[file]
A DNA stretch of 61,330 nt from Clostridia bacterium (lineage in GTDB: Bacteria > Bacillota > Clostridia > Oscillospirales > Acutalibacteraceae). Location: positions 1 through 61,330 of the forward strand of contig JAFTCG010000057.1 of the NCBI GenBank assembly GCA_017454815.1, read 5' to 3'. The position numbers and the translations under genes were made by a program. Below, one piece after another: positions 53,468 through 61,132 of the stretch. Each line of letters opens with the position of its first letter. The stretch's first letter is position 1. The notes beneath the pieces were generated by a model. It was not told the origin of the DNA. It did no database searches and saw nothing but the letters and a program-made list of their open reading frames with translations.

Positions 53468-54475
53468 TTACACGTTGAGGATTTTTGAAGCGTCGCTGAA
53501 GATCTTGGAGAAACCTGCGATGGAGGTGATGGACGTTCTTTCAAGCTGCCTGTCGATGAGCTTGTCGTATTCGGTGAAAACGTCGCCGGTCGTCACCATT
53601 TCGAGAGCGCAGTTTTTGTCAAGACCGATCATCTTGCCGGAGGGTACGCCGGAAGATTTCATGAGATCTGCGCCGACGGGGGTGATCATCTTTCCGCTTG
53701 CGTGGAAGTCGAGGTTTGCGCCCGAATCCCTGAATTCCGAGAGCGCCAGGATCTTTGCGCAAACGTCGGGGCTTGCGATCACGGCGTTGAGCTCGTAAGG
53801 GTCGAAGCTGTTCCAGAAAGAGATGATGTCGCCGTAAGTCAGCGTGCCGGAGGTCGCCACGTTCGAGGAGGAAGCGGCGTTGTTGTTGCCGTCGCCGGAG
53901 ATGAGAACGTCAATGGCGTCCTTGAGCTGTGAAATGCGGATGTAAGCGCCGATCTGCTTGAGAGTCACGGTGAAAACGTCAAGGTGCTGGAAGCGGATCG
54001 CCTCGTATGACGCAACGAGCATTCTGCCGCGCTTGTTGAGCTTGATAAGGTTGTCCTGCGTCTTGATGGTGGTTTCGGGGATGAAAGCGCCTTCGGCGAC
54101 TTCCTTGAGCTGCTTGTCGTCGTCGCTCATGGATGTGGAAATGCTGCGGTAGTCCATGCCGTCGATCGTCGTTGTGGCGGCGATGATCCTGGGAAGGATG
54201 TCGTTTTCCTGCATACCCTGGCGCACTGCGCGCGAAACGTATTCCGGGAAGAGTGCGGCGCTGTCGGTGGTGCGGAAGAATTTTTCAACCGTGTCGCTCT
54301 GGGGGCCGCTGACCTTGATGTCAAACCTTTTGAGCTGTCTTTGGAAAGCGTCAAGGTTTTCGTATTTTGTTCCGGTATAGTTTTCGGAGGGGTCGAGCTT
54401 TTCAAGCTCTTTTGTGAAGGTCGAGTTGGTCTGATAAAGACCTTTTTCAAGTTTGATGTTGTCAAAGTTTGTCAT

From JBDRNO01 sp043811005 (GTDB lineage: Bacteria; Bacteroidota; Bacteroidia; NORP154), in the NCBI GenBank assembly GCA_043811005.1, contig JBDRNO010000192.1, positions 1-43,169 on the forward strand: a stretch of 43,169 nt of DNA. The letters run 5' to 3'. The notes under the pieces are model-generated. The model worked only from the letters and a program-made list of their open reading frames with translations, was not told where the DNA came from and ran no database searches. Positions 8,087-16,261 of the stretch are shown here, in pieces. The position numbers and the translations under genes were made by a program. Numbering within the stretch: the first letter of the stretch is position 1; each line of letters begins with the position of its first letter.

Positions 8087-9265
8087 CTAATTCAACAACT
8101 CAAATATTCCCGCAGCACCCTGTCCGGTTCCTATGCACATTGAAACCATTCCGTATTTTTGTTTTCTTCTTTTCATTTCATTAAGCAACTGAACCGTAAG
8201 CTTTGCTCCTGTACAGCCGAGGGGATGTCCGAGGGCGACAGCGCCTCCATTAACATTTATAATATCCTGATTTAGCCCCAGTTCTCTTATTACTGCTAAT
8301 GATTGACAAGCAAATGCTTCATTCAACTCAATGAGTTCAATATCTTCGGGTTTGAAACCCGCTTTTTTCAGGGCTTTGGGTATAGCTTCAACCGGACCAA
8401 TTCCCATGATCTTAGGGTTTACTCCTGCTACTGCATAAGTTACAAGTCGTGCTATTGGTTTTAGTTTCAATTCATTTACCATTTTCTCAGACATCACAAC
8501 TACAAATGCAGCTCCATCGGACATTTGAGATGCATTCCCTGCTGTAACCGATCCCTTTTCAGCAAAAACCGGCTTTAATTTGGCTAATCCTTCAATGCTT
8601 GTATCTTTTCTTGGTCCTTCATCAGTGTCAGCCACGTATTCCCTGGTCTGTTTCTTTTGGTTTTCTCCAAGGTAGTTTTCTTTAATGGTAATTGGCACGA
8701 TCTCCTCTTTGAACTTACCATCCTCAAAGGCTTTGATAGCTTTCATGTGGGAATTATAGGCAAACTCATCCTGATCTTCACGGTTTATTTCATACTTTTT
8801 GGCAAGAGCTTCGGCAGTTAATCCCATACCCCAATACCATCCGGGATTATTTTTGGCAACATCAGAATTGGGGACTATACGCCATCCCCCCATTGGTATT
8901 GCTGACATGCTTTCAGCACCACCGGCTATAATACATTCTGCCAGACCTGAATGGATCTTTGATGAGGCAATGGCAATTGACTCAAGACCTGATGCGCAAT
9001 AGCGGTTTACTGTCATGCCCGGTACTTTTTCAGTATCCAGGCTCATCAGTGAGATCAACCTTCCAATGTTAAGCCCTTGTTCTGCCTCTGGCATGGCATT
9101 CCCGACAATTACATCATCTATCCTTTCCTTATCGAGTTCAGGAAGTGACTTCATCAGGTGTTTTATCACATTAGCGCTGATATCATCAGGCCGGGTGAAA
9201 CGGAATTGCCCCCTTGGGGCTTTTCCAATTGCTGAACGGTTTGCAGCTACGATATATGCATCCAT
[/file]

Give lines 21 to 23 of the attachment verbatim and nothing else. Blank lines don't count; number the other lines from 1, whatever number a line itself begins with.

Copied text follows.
8501 TACAAATGCAGCTCCATCGGACATTTGAGATGCATTCCCTGCTGTAACCGATCCCTTTTCAGCAAAAACCGGCTTTAATTTGGCTAATCCTTCAATGCTT
8601 GTATCTTTTCTTGGTCCTTCATCAGTGTCAGCCACGTATTCCCTGGTCTGTTTCTTTTGGTTTTCTCCAAGGTAGTTTTCTTTAATGGTAATTGGCACGA
8701 TCTCCTCTTTGAACTTACCATCCTCAAAGGCTTTGATAGCTTTCATGTGGGAATTATAGGCAAACTCATCCTGATCTTCACGGTTTATTTCATACTTTTT